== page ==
Reimbursements for that medical care for patients who can’t afford to pay would go up significantly if the state fully expands Medicaid, said Laura Colbert, who heads the policy group…
The Health Insurance Exchange Advisory Committee issued its final report this week, calling for the development of a small business health insurance marketplace outside the context of the exchange framework authorized by the Affordable Care Act but failing to explicitly recommend the establishment of a health insurance exchange for individual consumers. Georgians for a Healthy Future’s Executive Director, a member of the committee, wrote a minority report calling for Georgia to take advantage of the opportunity to cover the uninsured and improve our health insurance marketplace by building a Georgia exchange in 2012. You can read the committee report, the minority report, and all other supplemental materials here.
Our Executive Director, Cindy Zeldin, was named by the National Association of Insurance Commissioners (NAIC) as one of 28 consumer liaison representatives from across the country for 2012. The NAIC/Consumer Liaison Committee assists the NAIC in its mission to support state insurance regulation by providing consumer views on insurance regulatory issues and provides a forum for ongoing dialogue between NAIC Members and Consumer Representatives. This appointment comes at a critical time, as the NAIC has been delegated a central role in the implementation of the Affordable Care Act by establishing standards, definitions, and consulting on model regulations—policy choices that will have a big impact on health care consumers here in Georgia and around the country. The NAIC news release is available here.
On Wednesday November 30, Georgians for a Healthy Future hosted the last “Building a Healthy Georgia” event for 2011 in Savannah. Building a Healthy Georgia: Widening the Safety Net and Ensuring Greater Access to Carebrought together medical professionals, safety net providers, students/academia, etc. to examine how people who currently use the safety net and are uninsured will have new options under the ACA, what that will look like and how to empower communities to take up the cause and make upcoming changes to Georgia’s healthcare infrastructure work for consumers across the state. Our panelists included:
- Nicole Oretsky, PhD, Assistant Professor, SSU Urban Studies & Planning
- Paula Reynolds, MD, MPH, Executive Director, Chatham County Safety Net Planning Council (CCSNPC)
- Cindy Zeldin, MA, Executive Director, Georgians for a Healthy Future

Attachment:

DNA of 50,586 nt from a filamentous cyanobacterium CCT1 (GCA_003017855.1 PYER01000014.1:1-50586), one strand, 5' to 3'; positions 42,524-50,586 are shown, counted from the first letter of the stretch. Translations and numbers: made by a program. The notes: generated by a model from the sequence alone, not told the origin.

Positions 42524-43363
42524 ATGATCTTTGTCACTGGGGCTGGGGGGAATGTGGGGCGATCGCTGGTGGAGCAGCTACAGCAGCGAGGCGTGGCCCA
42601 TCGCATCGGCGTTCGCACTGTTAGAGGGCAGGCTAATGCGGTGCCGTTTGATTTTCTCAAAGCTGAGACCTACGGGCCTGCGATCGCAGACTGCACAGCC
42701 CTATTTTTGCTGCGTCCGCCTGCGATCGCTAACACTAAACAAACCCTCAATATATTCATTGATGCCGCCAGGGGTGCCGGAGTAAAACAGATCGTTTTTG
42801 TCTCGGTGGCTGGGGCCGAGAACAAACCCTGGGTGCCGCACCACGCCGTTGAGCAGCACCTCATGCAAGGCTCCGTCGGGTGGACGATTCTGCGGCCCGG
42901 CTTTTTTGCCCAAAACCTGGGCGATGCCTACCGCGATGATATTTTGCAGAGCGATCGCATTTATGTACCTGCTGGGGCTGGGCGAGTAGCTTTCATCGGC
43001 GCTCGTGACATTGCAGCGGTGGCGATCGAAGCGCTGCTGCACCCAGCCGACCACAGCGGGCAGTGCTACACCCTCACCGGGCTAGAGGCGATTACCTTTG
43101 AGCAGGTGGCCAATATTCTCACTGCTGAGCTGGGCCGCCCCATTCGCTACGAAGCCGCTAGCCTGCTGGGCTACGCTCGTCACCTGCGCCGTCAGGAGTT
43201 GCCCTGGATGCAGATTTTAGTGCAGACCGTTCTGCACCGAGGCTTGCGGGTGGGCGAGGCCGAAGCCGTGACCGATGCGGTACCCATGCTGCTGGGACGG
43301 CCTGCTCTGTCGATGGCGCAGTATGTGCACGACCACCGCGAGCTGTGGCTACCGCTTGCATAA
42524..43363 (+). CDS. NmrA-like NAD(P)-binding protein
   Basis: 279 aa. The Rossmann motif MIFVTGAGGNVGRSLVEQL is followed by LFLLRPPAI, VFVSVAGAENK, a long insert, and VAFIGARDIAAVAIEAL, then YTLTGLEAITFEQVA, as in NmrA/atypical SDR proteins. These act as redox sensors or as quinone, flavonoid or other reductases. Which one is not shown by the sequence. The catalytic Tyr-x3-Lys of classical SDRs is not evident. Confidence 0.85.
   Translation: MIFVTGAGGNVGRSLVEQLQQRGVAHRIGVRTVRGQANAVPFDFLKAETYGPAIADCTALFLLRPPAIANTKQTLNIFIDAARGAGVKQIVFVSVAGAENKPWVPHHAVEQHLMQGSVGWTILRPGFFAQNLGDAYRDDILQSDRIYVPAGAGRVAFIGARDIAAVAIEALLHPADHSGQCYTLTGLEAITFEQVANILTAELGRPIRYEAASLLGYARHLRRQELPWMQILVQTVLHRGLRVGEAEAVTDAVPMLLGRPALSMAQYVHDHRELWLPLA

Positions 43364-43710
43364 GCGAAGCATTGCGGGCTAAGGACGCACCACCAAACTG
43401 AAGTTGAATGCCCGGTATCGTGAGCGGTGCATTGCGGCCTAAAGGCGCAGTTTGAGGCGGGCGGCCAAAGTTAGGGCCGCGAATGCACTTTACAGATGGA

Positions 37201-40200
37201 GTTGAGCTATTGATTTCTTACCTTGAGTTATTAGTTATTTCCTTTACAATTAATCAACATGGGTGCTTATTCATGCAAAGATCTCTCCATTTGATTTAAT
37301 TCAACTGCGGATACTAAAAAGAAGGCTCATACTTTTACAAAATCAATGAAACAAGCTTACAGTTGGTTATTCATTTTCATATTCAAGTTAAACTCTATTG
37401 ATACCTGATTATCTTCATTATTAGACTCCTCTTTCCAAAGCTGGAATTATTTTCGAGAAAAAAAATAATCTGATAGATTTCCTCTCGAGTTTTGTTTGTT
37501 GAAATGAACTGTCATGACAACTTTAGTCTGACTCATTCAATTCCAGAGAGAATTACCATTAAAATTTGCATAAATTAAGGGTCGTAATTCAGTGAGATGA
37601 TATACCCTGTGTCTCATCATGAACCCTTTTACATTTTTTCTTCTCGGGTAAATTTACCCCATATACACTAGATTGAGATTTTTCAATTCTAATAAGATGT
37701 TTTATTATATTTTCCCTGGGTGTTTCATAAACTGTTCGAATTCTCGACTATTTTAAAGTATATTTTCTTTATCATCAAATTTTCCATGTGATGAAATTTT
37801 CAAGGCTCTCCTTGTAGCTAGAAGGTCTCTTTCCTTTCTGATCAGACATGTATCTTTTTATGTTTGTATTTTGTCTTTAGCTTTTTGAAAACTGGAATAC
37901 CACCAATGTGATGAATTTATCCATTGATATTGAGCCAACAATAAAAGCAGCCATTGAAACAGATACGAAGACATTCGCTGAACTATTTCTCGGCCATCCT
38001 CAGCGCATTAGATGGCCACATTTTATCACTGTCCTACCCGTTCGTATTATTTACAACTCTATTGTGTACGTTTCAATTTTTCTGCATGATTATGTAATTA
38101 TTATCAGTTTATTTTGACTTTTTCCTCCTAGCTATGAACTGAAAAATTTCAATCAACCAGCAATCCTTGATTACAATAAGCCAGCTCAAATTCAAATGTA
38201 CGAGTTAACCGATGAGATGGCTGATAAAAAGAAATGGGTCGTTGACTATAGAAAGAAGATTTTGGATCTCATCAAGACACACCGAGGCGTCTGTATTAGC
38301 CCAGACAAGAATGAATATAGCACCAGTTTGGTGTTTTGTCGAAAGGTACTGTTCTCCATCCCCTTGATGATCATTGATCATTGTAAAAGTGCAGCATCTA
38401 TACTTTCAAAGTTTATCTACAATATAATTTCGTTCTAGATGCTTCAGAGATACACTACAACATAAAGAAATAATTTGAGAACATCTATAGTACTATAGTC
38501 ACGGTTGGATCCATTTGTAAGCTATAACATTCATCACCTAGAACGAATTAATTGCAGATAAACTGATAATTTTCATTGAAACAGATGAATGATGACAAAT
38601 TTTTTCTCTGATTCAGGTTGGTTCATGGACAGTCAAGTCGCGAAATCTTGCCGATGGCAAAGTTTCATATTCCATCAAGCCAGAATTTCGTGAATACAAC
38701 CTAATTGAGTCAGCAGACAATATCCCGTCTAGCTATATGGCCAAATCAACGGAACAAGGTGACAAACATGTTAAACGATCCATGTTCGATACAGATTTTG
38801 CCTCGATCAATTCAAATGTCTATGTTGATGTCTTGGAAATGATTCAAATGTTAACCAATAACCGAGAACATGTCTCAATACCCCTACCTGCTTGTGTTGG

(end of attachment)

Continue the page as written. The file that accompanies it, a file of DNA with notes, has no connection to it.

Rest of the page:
- Robert Bush, JD, Senior Staff Attorney, Elder Law Project, Georgia Legal Services Program
Professor Oretsky started off with an in-depth look at the societal and economic factors that have gotten us to our current state of health care. Then Dr. Reynolds went into great detail explaining how the safety net effectively operates in the region but also pointed out ways it could and should be bolstered to serve more individuals, particularly with the upcoming Medicaid expansion and health care reform in general. GHF Executive Director Cindy Zeldin then transitioned the conversation to the specifics of the Affordable Care Act with particular emphasis on how it will affect those who access the safety net. Given the contention surrounding the new health law, we wrapped up the conversation with Robert Bush talking about the constitutionality of the law, the challenges it faces in the courts and hypothetical outcomes. This is backed up by A licensed/certified court reporter from Naegeli in Boise that has the knowledge and skills to serve in a number of capacities within the profession, as the majority of court reporter programs offer a comprehensive education in court reporting, from deposition/courtroom procedures and computer-aided transcription to closed captioning and real-time reporting.
All in all, the conversation took both an in-depth look and an aerial view of the health care issues that not only affect the Coastal region, but the entire state, and in fact the country. To view the power point slides from the event, click here. To view the pictures from the event, click here.
This event marks the end of the Building a Healthy Georgia campaign for 2011, but we know there is more work to do and look forward to continuing to build with you in 2012. Check back to our event page after the New Year to get involved.
Advocacy may seem overwhelming, but it’s a lot easier–and can have a bigger impact–than you might imagine. You already have the knowledge, passion, and commitment to be a successful and effective health care advocate. All you need are the right tools. Today we are releasing our latest issue brief: Advocacy Demystified: Tools and Strategies for Effective Consumer Health Advocacy, to arm you with the tools you need to advocate for health care change and empower you to start making a difference in your communities. This is a tool meant for sharing so feel free to send to any individuals or organizations who you think would find it useful. Click here to access the issue brief.
The final report of the Governor’s health insurance exchange advisory committee is expected on December 15th. The committee held its last full meeting on October 27th (click here for meeting minutes) and is now drafting the final report, which is expected to be the basis for legislation in 2012 reforming Georgia’s health insurance marketplace through the establishment of an exchange. The work of the committee received attention in the Washington Post and Kaiser Health News this week. Georgians for a Healthy Future is representing the consumer voice on the committee and will continue to provide updates and advocacy opportunities on this process as they arise. To see Georgians for a Healthy Future’s priorities for a consumer-friendly health insurance exchange, download our brief here.
Beginning in 2014, many health insurance plans, including those to be offered through the new state-based health insurance exchanges, must cover a minimum package of niagen preventive, diagnostic, and therapeutic services and products comparable to those offered in a typical employment-based plan, although some people that consume pain relieving drugs always struggle to be able to get hired, if you happen to be one of them there are sites where you’ll be finding the right solution for your employment issues. The specifics of the package are being developed right now by the U.S. Department of Health and Human Services (HHS), and HHS has encouraged consumer advocates to provide input. Here is how to weigh in:
Step 1: Learn more about essential health benefits and this process by reading issue summaries here and here or by participating in an upcoming webinar hosted by the National Academy for State Health Policy here.
Step 2: Prepare and e-mail your comments to ExternalAffairs@HHS.gov. HHS has requested that comments address some or all of the following 5 points below:
- In keeping with the title of the Institute of Medicine report “Essential Health Benefits—Balancing Coverage and Cost,” how can the Department best meet the dual goals of balancing the comprehensiveness of coverage included in essential health benefits and affordability?